Today you would be hard-pressed to find a gym that doesn’t have a landmine attachment.
So to help you make the most of this implement, here’s why we like it and 9 different ways you can use it.
The landmine attachment is a piece of gym equipment invented by Bert Sorin of Sorinex. It’s an adapter that attaches to a weightlifting rack that holds a barbell in one end, leaving the other end free for loading and moving.
Bert built this attachment to make rotational barbell movements more efficient. Since it provides a fixed yet adjustable position, the landmine can be used for various exercises, including presses, rows, squats, deadlifts, and much more.
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You can use the landmine for multiple purposes in the gym. We use the landmine for four primary purposes:
Firstly, it's a great alternative to overhead pressing exercises. We often use it as a tool to progress overhead pressing because it teaches the scapula how to glide and builds shoulder stability. If you're a fitness coach, this is a great tool to use with clients with overhead pressing restrictions.
Secondly, thanks to its unilateral nature, we use it to address left to right asymmetries that are causing dysfunction.
Thirdly, it’s a great way to add variation to an exercise program. Since landmine exercises challenge stability, it creates a new stimulus in a typical movement pattern.
Lastly, it's a great way to train rotation for athletes participating in sport.
With this in mind, here are 9 different landmine exercises.
Landmine Press in L-Sit
Start in the seated position with both legs extended, holding the barbell in one hand. Push vertically until the arm is fully locked out, then slowly lower back down to the shoulder level.
Landmine Half Kneeling Press
Start the Landmine Half Kneeling Press with one knee on the floor with the opposite leg placed in front at 90 degrees, with the barbell held at the shoulder level. Press the barbell up until the arm has reached a fully extended position, return the barbell to the starting position. This is one repetition.
Landmine Standing Press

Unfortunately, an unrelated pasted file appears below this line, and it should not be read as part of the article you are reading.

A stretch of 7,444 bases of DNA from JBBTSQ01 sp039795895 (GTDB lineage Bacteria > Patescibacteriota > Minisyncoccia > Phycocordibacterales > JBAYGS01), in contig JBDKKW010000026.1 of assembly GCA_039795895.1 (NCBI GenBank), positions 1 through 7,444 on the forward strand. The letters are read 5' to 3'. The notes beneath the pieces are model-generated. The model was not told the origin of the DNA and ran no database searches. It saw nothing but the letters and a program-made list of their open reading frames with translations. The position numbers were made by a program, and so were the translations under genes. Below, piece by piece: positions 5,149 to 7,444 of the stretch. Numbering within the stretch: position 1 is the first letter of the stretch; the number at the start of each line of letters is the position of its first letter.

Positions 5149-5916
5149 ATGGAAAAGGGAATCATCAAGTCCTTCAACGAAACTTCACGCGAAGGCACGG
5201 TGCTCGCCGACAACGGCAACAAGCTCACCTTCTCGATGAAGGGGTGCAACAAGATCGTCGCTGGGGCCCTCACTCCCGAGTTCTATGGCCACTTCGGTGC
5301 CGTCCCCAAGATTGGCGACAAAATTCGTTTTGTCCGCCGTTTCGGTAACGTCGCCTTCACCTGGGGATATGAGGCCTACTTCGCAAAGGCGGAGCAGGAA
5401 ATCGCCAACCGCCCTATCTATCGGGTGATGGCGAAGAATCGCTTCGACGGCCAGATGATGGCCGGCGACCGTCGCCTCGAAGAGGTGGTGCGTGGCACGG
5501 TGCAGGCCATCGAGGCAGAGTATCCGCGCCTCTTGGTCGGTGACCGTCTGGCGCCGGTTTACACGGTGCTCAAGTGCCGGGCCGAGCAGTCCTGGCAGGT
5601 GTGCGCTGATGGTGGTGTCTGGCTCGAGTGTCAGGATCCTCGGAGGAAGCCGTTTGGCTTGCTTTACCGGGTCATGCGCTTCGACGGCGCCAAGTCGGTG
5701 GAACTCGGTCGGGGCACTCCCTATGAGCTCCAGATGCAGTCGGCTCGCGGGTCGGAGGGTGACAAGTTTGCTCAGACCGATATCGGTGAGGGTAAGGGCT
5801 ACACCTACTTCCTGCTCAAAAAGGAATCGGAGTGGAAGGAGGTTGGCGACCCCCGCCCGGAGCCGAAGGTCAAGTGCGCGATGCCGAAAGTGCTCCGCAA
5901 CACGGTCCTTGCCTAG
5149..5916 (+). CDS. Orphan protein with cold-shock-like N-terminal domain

Start the Landmine Standing Press with your feet underneath your hips, with the barbell held at shoulder level. Press the barbell up until the arm has reached a fully extended position, then return the barbell back to the starting position. This is one repetition.
Landmine Row with Handle
Start the Landmine Row with Handle with your feet underneath your hips, with a 45-degree bent back angle. Hold the handle with both hands, then begin the movement by engaging the lats, pulling the barbell to your chest, and slowly lowering the bar back to the starting position. This is one repetition. You can also use a towel or rope as a handle attachment.
Single Arm Landmine Row
Start the Single Arm Landmine Row with feet underneath the hips, in a slightly bent position. Grip a bar with one arm locked out straight. Initiate with the lat and pull the bar to your rib cage. Then slowly lower your arm back to the starting position.
Landmine Rear Delt Fly
Start the Landmine Rear Delt Fly with your feet underneath your hips, at a 45-degree bent angle, holding a barbell in one hand. Engage your lat externally, driving your arm outward to an extended position, slowly lowering the bar back to the starting position. This is one repetition.
Landmine Hack Squat
Start the Landmine Hack Squat with your back on the end of the barbell. Then squat down to 90 degrees. From there, extend back up to the squat. This is one repetition.
Landmine Goblet Squat
Start the Landmine Goblet Squat by holding the end of the barbell in the front rack position. Then hinge at the hips and squat. Then drive through your glutes and return to standing. This is one repetition.
Start the Landmine Thruster by holding the barbell's end in the front rack position with feet shoulder-width apart. Then hinge at the hips and squat. Then drive with your glutes. As you reach full extension, press the barbell away from you until your arms are locked out. This is one repetition.
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